He was a Stanford student, tennis champ, professor and benefactor. A son of Alameda, Calif., who later moved into the Vi in Palo Alto. When Jack Gurley celebrated his 100th birthday this past February, I dubbed him the “California Kid.”
He was also the “Stanford Kid,” having graduated from the Farm in 1943 and then receiving his PhD in 1951. And as a member of the 1942 tennis team, he helped capture both the men’s singles and doubles national championships.
Jack died on Nov. 15 at the Vi. And while he will be sorely missed, his legacy at Stanford will endure.
John G. (Jack) Gurley started his academic career at Stanford as an instructor from 1948 to 1950. After completing his PhD, he went to Princeton as an assistant professor, followed by a stint at the University of Maryland as an associate professor and full professor. While at Maryland, he was also a senior fellow at the Brookings Institution. He returned to Stanford in 1961 as a professor in the School of Humanities and Sciences. He officially retired in 1987, but he kept on getting called back to active duty to continue teaching Econ 1.
There were two phases of Jack’s research career. First, he teamed up with his senior Stanford colleague, Ed Shaw, to produce a string of highly acclaimed articles and a book integrating money, finance and economic growth. These articles, which included an analysis of broader financial intermediaries as well as banks, received a lot of attention and were considered by many as ahead of their time.
The second phase of Jack’s research career dealt with the Chinese economy, the Soviet economy and Marxian economics as a framework for thinking about the shortcomings of capitalism. Jack encouraged Stanford students to think big and to endeavor to make the world fairer and more equitable. He not only wrote a book entitled “Challenges to Capitalism: Marx, Lenin, Stalin and Mao,” but he also wrote another book entitled “Challenges to Communism.”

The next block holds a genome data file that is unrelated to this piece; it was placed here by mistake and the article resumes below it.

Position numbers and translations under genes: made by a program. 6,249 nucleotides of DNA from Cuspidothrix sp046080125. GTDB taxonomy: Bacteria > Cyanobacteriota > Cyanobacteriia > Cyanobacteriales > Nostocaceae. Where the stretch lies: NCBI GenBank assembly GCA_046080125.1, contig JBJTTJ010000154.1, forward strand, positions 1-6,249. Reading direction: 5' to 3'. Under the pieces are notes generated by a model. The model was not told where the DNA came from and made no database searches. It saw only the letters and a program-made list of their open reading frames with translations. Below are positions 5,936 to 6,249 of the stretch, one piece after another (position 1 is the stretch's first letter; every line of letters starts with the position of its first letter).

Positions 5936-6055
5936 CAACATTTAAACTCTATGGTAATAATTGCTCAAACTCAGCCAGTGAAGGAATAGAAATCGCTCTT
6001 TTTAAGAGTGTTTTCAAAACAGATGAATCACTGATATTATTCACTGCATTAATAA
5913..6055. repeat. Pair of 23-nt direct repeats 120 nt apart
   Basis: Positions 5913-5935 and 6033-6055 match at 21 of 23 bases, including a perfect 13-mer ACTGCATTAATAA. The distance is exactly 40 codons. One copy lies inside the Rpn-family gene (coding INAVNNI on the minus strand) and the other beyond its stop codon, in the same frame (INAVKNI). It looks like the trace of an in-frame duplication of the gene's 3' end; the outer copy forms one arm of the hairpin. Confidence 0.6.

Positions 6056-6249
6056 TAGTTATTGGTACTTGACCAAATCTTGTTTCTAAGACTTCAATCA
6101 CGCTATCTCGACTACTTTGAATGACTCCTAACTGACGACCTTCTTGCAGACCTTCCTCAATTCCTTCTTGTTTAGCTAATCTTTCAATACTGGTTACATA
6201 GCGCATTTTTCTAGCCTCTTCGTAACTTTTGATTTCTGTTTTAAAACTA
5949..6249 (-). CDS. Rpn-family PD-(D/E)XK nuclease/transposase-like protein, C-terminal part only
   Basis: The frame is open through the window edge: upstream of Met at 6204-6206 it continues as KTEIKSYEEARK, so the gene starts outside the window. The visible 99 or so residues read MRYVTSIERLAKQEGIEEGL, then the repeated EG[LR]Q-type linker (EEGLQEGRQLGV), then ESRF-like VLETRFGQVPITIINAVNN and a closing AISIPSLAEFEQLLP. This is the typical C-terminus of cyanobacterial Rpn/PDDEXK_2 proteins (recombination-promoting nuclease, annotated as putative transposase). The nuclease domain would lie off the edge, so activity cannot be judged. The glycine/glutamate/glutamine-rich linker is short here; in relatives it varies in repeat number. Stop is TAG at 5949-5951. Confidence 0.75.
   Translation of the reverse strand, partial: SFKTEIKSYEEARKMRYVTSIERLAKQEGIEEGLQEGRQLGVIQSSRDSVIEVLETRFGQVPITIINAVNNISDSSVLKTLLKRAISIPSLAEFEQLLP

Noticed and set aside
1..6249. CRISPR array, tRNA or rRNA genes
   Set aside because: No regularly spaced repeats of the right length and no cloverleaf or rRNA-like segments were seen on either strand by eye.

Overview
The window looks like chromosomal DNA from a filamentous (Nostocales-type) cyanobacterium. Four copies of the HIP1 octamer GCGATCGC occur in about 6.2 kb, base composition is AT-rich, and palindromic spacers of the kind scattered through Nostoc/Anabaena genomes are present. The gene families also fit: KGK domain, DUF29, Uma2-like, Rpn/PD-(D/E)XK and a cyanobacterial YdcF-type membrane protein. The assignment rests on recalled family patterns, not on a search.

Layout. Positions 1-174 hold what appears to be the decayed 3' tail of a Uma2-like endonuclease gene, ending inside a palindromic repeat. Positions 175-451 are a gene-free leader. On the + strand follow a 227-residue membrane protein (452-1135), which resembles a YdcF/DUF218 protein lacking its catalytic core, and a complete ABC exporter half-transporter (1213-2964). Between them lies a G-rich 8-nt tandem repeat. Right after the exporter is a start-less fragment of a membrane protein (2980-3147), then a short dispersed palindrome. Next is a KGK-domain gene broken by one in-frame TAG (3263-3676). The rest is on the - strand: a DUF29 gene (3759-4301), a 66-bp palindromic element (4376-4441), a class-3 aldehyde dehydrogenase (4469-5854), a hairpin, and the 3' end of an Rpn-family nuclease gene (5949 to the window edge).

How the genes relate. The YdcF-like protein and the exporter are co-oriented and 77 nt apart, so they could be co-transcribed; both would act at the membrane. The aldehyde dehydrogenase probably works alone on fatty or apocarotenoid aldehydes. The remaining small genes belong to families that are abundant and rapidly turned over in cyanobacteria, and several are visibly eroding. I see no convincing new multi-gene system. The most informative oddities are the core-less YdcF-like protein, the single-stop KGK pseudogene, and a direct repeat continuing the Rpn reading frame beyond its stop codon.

Jack was the managing editor of the American Economic Review, the leading journal in the economics profession, from 1963 to 1968. He succeeded Bernard Haley, his friend and Stanford colleague in that role. He was a fellow at the Center for Advanced Study in the Behavioral Sciences in 1966-67. In 1976, he gave the prestigious Marshall Lectures in Cambridge, England.
Jack was a legendary teacher. He was the first recipient of the Walter J. Gores Award for Excellence in Teaching. In 1976, he was selected by the senior class as one of three outstanding professors to address the Senior-Parent luncheon on class day, part of the graduation celebrations. By that time, this was becoming an annual event as he was similarly selected in 1971 and 1972 and 1975.
His Economics 1 class was incredibly popular. In fact, in 1975 he attracted what was then a record enrollment for a class at Stanford (664 students).
Jack was a very generous person. He made several gifts to the Stanford Institute for Economic Policy Research (SIEPR) to support economics graduate students and faculty, but he never named his gifts after himself. Jack named his early gifts after Bernard Haley and Ed Shaw, two senior colleagues and architects of the modern Stanford Economics Department. His later gifts were named after his wife of 69 years, Yvette. Yvette was an economist as well, but her career was stifled by the gender discrimination in the profession in the 1950s. Jack chronicled the last 32 months of Yvette’s life in the Memory Unit of the Vi in a series of short books, which give a unique glimpse into dealing with Alzheimer’s disease.
Conversations with Jack Gurley were always fun and insightful. He had wide-ranging interests and was a keen observer of events at the Vi. He was sharp until the end and was following the post-election news the day before he died. He recounted how he knew Kamala Harris as a four-year-old. He was a marvelous teacher and colleague. He was a great writer, a wonderful neighbor, a generous supporter of the Stanford economics community, and a very good friend.
John B. Shoven is the former Trione Director of SIEPR and the Charles R. Schwab Professor of Economics, emeritus, in the School of Humanities and Sciences.